I would allow at least a month lead time from start to finish, and more likely 2-3 months, but then again, some folks get hired in just a few weeks, so you never really know.
There are hundreds of applicants sending in their resumes and only a small on-site staff of HR personnel to sort through them all. Give them some time and just plan on waiting a few days between emails and sometimes even up to a week in-between step. They do an amazing job of getting pretty much everyone who wants to work placed in a position!
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- Fill out the online application on the Amazon Camperforce website.
- Provide proof of education (transcripts/diploma/degree). You must be a High School Graduate or equivalent.
- Pass Background Test & Drug Screening
- Start Date Given, based on the date you stated you are available.
- Pre-Employment Paper Work: Forms, needing to be completed prior to your start date.
- Orientation: Orientation consists of a few hours of Amazon policies and protocols and can be followed by a few hours of training inside the fulfillment center, so wear sneakers!
Even if this is your first time, you really do need to know what to expect. You should know what you’re signing up for. Reading every review available will give you information, both good and bad. Just try to keep an open mind and pull from each personal story whatever information is given about the job, the available positions, the workload, the schedules, typical days, location information, community details and the expectations for Camperforce Associates.
Take notes on what you’ve gathered and transform these notes into questions. Once you’re called for your phone interview, make sure to refer to your questions for the information you need to know. You can also bring up any unanswered questions at orientation or in a quick email to the HR Staff at the site you’ve decided is best for you.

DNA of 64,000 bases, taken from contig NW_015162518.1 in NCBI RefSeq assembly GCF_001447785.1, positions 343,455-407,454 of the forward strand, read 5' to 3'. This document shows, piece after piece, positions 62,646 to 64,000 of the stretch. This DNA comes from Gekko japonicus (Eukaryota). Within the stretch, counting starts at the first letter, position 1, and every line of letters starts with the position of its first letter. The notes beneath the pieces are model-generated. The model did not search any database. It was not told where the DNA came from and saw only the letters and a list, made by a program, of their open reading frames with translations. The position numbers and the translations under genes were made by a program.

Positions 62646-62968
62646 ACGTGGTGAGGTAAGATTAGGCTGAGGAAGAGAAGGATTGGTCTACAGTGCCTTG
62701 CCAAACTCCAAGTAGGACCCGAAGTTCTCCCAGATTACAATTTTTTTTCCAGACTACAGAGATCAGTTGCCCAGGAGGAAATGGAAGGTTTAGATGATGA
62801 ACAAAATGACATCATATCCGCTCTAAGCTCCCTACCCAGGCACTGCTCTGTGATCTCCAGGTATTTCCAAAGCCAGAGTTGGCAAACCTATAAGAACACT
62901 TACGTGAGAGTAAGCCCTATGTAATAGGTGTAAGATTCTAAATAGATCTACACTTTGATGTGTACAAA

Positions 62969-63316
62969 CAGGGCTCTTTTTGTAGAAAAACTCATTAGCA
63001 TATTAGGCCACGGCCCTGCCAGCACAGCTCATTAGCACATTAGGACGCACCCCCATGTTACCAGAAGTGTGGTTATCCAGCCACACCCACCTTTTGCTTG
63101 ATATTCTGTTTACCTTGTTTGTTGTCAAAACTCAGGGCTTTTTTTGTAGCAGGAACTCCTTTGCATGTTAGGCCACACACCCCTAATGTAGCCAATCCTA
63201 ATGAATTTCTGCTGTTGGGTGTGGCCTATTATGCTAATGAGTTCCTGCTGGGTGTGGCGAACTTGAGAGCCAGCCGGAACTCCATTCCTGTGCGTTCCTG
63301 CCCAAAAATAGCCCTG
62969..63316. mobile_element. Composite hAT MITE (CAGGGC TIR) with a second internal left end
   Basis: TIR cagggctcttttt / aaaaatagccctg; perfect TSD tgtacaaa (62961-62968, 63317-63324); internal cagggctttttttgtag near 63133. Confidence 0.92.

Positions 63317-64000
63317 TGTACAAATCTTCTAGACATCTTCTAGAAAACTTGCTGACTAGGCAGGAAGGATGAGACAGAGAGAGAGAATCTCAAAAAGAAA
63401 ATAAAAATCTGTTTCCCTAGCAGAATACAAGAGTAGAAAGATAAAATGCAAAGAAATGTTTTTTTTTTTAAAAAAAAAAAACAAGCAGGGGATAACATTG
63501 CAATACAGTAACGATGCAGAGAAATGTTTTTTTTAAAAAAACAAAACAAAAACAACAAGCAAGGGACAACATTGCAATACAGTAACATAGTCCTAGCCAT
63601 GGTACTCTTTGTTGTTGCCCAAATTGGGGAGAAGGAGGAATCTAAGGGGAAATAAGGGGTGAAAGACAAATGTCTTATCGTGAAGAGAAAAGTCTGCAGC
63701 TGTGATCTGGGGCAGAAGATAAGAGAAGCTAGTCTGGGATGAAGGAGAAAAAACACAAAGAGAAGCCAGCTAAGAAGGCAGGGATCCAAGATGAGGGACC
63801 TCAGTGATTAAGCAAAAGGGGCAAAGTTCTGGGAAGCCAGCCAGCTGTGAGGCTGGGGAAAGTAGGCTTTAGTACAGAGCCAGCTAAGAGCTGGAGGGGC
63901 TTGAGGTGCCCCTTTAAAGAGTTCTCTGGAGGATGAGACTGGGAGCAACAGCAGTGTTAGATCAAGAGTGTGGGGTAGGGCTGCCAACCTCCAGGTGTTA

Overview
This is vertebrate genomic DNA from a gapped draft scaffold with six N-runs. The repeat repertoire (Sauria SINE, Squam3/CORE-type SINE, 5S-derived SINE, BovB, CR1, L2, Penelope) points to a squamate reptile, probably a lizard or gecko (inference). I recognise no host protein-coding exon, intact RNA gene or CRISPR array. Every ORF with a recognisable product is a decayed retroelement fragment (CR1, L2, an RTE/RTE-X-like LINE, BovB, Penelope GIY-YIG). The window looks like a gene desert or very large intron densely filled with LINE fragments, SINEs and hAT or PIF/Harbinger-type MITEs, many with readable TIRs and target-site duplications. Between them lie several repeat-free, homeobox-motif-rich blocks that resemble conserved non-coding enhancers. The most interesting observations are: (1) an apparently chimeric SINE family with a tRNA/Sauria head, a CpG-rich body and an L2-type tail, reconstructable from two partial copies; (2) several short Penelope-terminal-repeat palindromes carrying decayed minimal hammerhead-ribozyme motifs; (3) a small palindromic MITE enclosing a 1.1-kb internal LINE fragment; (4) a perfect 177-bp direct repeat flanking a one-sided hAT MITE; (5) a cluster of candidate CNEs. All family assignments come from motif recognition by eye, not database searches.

The first year I did Camperforce, I really did have a horrible time. I dreaded waking up at 5 a.m. every day to go to a job I chose, only to realize I didn’t like it. I had no idea what working in a warehouse was like. I had never even seen a conveyor system and barely knew what a tote was. As I looked around at all the smiling campers having a great time, I couldn’t figure out what I had done wrong! Then it hit me – this wasn’t what I signed up for. I signed up to fill customer orders in a fulfillment center. This was not what I had in mind!
If you think about my first experience, you’ve probably already noticed – this wasn’t Amazon’s fault. It was actually my own. I hadn’t asked many questions when I agreed to take the position. I was excited and let that excitement overtake my rationale to ask any probing questions. I had absolutely no warehouse experience, but I never once asked what a typical day inside the fulfillment center would entail.
Going into this job with the notion that you’ll just “wing it,” is the worst mistake a Workamper could make. Showing up to a campground to work in the store or maybe reservations for the summer may be something to “just wing.” However, signing up to work at Amazon during their Peak Season, when millions of holiday orders are being pumped out at the very last minute, is something you should prepare for.